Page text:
Marquez said that we need to do a better job of inclusion and advocating for ALL students and develop culturally responsive teaching practices.

According to Baez, bilingual teachers work double than English teachers. They plan lessons, extra materials, they translate for lack of resources, however they get paid the same. There is no incentive for bilingual ed teachers so few people want to become a bilingual ed teacher. NYC is revamping this because it is not fair, many children don't want to become teachers (low pay), they want to create a new generation of teachers, we need higher salaries for teachers in bilingual programs, create more support, and make it more inviting. Right now, you do it because that's your passion, not for the money.

Cardona asked the panelists what strategies they found to be effective.

Marquez strongly feels that it is important to maintain a rigorous standard and have high expectations for the students. She explains to them that they have to learn the exact same things the general ed students do, but in a way that they will learn it best. 

Baez declared that cooperative learning is a must. Latino kids like to work in teams and share the productivity and want to be given specific roles. The work gets done in a project-based manner.

She also focused on vocabulary development and explained that this is not done in the same way as for gen ed learners. It is known that there are seven steps that work for ELLs, and it is critical to  maintain the fidelity of the program and work the steps. But because bilingual teachers are stretched out and have to prepare the class to take the standardized tests, they jump the steps instead, which has a negative impact.

Cardona asked, "How do we do professional development and support teachers?"

Marquez said that they have regular meetings where lead teachers share types of strategies, are encouraged to be slow and engaging. She also said that gen ed and bilingual ed teachers need to go into each other's classrooms to experience both sides so they can be supportive of each other's needs.

Baez emphasized how our teachers need to learn how to meet the educational needs of Latino students.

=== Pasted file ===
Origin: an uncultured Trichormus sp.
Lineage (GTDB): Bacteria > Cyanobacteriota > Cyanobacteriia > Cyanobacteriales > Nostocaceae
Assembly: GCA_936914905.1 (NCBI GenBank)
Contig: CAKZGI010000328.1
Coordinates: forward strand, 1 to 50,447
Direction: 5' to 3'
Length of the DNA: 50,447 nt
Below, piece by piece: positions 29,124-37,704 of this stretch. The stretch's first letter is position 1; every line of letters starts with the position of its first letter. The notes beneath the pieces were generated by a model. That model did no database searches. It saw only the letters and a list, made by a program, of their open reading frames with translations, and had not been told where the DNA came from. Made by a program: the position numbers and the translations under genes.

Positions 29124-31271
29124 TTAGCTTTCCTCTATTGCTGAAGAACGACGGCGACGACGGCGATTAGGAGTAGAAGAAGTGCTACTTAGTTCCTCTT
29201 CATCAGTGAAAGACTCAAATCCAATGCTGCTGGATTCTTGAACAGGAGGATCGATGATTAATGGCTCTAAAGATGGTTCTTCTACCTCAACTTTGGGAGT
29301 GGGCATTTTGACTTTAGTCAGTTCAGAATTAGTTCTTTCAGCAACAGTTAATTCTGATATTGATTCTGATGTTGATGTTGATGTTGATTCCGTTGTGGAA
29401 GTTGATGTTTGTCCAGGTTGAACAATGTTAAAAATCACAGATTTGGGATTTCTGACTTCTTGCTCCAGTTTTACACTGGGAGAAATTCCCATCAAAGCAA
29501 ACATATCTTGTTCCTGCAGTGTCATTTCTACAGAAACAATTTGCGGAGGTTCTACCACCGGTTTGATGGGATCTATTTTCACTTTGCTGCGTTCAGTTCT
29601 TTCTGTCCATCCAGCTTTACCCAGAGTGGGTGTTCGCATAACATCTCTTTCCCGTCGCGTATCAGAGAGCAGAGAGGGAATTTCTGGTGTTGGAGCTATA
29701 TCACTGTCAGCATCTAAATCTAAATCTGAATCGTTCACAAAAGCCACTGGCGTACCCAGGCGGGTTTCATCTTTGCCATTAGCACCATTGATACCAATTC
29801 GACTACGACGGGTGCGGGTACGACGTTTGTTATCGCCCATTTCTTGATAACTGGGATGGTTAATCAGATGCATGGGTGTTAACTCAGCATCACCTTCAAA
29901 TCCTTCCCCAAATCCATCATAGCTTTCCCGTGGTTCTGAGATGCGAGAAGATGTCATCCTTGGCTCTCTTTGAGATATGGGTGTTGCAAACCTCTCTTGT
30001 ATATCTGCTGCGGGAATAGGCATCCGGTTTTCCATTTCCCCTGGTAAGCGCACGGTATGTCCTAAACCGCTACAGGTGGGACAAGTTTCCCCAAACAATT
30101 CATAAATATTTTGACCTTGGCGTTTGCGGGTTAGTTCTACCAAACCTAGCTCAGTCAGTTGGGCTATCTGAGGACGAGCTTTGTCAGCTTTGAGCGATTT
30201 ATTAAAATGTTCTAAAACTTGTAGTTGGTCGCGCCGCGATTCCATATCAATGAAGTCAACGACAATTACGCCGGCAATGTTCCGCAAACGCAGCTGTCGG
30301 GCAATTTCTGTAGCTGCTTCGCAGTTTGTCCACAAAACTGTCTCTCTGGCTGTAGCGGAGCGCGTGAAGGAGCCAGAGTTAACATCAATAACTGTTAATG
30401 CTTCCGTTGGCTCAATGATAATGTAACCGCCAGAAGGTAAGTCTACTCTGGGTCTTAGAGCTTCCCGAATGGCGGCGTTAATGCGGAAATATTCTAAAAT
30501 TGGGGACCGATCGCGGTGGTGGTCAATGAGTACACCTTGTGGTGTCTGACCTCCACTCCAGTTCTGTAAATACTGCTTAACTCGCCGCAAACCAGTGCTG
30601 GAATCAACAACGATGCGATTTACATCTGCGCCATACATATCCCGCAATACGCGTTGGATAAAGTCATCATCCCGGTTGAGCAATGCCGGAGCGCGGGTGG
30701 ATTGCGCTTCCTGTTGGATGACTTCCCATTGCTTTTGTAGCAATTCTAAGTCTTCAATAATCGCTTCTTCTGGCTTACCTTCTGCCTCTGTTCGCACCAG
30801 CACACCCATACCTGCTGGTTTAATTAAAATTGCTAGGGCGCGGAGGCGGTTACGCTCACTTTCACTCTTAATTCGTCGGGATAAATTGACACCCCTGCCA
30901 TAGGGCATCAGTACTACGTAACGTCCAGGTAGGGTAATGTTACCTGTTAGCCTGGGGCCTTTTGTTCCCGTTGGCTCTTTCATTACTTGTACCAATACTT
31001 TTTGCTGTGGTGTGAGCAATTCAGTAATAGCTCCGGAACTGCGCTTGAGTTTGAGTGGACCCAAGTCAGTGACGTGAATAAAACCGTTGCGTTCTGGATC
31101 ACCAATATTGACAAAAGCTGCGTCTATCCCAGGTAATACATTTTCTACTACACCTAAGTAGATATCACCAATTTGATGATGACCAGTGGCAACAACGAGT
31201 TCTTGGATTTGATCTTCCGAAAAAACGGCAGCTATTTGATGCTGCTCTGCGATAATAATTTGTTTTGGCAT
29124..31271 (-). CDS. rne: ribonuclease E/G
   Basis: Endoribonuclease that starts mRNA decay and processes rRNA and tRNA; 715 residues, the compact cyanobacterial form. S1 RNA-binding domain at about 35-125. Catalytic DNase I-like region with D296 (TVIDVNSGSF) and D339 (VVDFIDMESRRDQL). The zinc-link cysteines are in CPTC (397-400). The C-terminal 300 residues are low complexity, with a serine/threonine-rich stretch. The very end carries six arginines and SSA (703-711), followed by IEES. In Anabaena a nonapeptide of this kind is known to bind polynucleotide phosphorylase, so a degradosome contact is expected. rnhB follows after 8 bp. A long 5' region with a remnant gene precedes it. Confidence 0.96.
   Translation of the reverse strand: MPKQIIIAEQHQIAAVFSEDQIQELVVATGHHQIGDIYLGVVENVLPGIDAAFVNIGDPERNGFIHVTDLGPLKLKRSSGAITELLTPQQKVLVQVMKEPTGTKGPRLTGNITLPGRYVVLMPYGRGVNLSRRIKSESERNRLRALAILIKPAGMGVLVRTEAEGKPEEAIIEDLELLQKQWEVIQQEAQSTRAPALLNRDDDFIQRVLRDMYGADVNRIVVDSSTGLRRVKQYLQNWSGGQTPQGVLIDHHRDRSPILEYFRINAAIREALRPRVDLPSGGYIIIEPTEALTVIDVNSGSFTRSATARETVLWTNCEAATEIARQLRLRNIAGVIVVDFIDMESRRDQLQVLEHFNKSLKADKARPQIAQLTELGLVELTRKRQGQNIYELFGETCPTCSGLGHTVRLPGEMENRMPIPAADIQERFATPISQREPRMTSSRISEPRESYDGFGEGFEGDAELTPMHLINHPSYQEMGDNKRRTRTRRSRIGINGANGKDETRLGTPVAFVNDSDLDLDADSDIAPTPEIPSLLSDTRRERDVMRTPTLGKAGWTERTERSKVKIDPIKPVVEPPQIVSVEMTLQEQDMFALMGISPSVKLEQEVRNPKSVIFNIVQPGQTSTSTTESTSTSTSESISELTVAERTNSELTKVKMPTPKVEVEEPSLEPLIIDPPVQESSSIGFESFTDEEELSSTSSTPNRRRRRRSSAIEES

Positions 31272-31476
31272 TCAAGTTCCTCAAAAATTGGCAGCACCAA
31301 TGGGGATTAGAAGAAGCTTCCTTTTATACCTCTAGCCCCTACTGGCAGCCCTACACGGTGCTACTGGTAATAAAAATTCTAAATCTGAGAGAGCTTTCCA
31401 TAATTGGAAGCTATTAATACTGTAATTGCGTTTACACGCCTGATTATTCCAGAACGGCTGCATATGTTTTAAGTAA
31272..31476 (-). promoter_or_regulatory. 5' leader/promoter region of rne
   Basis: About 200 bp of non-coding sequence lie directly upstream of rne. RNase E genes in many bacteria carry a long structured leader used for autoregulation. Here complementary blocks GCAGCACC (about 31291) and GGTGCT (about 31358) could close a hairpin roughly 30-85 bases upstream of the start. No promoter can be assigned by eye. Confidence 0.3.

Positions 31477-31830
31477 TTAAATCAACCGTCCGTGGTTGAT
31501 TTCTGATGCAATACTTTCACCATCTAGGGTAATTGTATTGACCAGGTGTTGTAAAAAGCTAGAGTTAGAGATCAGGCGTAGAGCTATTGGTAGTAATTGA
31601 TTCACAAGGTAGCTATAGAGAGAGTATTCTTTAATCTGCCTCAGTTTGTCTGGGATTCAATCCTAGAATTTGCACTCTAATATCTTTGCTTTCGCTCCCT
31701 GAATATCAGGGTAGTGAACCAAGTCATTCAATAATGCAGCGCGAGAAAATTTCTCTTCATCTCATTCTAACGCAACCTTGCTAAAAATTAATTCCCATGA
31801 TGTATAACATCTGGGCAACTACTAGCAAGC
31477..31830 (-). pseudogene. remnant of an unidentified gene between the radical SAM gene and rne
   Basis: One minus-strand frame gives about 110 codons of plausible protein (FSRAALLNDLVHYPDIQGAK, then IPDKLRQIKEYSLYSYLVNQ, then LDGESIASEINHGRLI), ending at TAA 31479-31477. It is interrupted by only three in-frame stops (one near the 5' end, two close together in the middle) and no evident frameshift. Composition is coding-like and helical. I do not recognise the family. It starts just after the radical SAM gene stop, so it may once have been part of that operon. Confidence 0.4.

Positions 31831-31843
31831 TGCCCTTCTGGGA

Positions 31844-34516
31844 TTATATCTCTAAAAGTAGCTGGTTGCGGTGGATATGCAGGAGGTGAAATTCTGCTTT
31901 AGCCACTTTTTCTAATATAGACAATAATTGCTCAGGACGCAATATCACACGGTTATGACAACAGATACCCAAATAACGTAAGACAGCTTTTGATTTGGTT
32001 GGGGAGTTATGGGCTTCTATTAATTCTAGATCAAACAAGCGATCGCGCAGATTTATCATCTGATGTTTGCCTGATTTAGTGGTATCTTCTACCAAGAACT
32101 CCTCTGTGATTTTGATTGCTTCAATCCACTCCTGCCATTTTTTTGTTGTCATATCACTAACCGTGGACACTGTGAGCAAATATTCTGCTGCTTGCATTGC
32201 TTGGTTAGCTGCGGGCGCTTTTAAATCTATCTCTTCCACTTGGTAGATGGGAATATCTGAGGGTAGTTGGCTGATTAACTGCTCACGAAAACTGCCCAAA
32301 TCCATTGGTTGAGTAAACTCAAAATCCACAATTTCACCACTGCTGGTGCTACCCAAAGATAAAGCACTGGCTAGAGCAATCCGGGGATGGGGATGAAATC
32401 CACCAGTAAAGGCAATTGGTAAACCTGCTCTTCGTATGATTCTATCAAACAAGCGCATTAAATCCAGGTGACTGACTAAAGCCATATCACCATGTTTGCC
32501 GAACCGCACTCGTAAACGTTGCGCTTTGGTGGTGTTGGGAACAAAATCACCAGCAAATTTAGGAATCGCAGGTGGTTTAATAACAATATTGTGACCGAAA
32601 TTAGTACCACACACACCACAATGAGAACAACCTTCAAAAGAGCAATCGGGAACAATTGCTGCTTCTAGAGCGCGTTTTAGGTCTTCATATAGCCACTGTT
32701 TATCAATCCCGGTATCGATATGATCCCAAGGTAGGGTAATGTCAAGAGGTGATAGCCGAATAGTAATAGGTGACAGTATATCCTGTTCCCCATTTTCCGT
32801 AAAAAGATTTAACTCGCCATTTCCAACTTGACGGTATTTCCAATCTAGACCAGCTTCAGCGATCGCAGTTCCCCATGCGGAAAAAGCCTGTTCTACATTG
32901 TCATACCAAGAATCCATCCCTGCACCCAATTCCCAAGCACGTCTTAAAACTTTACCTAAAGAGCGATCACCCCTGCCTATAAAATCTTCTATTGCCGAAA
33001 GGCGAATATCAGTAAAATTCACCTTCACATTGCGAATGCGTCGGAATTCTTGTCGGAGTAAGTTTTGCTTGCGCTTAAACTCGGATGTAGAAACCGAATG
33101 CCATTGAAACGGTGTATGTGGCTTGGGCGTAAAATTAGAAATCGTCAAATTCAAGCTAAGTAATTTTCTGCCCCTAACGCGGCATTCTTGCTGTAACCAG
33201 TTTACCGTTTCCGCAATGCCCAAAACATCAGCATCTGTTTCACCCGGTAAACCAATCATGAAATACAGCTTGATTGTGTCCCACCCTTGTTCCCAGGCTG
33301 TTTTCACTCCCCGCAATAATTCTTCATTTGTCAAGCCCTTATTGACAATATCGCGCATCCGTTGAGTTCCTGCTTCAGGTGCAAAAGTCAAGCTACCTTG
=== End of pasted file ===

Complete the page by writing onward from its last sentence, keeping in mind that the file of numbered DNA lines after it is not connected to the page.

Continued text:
Cardona asked what can we do at the national/state/local level to ensure that ELLs have equal access to education.

Baez and Marquez both discussed No Child Left Behind's impact. They asked why are we giving ELL's standardized tests when they haven't mastered English yet? They simply can't give the results that the gen ed students can. What message are we giving them? It takes 5-7 years for a child to master English. We're labeling them as failures by giving them tests in a language they have yet to master. 

In addition, teachers are penalized according to their student's performance on the tests. So teachers don't want to be bilingual teachers. NYC has requested a waiver for delivering tests to ELLs, but they've been denied. So they are requesting it again.

Cardona shared that Florida was denied the first time, too, but has now been approved. It's a bill. Two years or more state assessments won't be held against their ELLs.

Marquez said that No Child Left Behind is referred to by teachers as "No Teacher Left Standing." She said that toxic testing is detrimental to the profession and to the students. She gave an example of a student she had from Ecuador who arrived in September and by February was having to take the English test. His experience is not unique. The experience is an emotional and mental blow for ELLs.

Baez said, unfortunately, policies aren't made by educators and they are a hindrance more than a help.